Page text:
Nonspecific signs common to many torch infections include hepatosplenomegaly, jaundice and thrombocytopenia.
Intrauterine growth retardation is defined as poor growth of a fetus while in the mother's womb during pregnancy. Intrauterine growth retardation is a common finding in infants with TORCH infections, including congenital CMV infection.
Sensorineural hearing loss is the most common sequelae following congenital CMV infection.
Microcephaly is a neurodevelopmental disorder in which the head circumference is more than two standard deviations smaller than the average circumference for the person's age and gender. It is a common clinical feature of cytomegalovirus.
A seizure is defined as a transient episode of abnormal, excessive neuronal activity. Seizures are common in infants with congenital CMV infection.
Congenital CMV infection is associated with intracranial calcifications, especially in the periventricular regions. These calcifications occur due to necrosis in the periventricular area because CMV has a predilection for germinal matrix tissue.
Petechiae are small, red-purple discolorations on the body caused by broken capillary blood vessels. A petechial rash is a common finding in congenital CMV infection. The rash can also resemble a blueberry muffin rash, also seen in congenital rubella infection.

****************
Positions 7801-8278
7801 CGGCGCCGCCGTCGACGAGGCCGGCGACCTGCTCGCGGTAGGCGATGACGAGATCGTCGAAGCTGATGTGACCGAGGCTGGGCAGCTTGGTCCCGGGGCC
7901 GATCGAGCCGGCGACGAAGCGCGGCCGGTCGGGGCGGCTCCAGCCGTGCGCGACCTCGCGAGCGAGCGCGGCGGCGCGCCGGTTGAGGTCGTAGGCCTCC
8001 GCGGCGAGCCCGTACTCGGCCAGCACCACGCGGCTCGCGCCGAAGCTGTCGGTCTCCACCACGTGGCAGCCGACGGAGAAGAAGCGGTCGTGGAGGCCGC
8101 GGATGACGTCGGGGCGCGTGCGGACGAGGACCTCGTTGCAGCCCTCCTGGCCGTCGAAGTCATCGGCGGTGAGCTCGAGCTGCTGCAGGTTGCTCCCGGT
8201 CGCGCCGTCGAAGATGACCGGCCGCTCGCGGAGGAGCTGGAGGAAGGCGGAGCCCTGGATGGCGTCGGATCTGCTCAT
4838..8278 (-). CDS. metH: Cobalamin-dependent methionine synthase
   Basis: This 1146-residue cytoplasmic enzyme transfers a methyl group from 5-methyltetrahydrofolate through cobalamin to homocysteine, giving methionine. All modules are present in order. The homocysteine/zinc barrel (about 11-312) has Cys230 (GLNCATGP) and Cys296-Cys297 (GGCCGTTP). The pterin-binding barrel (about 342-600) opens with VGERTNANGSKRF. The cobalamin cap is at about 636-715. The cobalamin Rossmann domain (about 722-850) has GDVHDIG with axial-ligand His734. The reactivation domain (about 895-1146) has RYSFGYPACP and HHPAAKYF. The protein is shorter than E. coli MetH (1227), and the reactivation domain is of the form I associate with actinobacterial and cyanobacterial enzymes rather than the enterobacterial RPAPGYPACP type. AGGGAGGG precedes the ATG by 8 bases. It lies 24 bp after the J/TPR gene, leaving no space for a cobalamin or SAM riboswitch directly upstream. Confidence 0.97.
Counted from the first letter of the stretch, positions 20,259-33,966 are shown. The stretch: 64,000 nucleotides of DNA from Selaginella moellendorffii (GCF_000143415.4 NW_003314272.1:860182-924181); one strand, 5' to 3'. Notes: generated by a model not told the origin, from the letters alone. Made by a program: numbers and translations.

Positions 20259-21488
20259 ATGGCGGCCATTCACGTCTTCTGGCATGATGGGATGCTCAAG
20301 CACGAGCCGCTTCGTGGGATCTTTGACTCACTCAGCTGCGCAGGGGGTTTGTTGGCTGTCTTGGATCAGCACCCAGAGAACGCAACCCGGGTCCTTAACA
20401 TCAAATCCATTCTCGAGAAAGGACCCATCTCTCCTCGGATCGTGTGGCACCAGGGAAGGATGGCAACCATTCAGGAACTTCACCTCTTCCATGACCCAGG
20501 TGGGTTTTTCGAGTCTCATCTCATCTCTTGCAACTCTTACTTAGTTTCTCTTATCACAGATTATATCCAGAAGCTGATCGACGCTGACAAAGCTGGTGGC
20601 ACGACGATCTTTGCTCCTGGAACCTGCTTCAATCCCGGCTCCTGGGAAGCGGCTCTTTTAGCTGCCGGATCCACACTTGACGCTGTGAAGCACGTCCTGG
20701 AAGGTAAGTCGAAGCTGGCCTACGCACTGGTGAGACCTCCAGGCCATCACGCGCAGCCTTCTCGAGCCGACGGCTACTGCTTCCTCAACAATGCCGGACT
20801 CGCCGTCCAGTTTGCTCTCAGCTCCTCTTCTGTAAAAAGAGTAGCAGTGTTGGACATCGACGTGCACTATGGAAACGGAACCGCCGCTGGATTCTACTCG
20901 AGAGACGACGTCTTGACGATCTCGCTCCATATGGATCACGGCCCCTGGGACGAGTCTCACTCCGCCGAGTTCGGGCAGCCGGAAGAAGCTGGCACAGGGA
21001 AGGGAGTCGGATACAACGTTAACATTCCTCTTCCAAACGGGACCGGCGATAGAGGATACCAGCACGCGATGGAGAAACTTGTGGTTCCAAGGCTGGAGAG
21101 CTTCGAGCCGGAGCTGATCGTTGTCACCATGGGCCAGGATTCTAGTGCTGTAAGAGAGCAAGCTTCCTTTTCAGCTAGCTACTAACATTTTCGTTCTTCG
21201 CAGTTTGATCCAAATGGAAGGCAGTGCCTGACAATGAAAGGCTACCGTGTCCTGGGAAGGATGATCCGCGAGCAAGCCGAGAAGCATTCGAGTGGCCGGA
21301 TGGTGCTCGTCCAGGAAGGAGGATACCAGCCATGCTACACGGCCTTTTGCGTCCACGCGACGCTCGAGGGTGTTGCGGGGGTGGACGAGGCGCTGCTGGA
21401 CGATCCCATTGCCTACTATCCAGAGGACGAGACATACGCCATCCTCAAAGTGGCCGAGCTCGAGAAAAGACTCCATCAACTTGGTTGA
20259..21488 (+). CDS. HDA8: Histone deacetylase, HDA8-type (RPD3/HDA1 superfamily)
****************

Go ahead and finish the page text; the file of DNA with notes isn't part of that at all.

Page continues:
The term "blueberry muffin rash" was initially used to describe generalized hemorrhagic purpuric cutaneous manifestations observed in infants with congenital cytomegalovirus infection. Classically, this rash presents with non-blanching, blue-red macules or dome- shaped papules, and is similar to the rash seen in congenital rubella.
Chorioretinitis is inflammation of the choroid and retina of the eye, causing symptoms of floating black spots, blurry vision and pain in the eye. Chorioretinitis is commonly seen in congenital cytomegalovirus, along with other TORCH infections.
The diagnosis of congenital CMV infection at birth is usually via detection of the virus in urine within the first three weeks (21 days) of life, because infants shed large amounts of the virus in the urine. Follow-up testing after 21 days confirms the diagnosis. More rapid testing involves detection of the CMV virus in whole blood or plasma, via quantitative polymerase chain reaction (PCR) testing.
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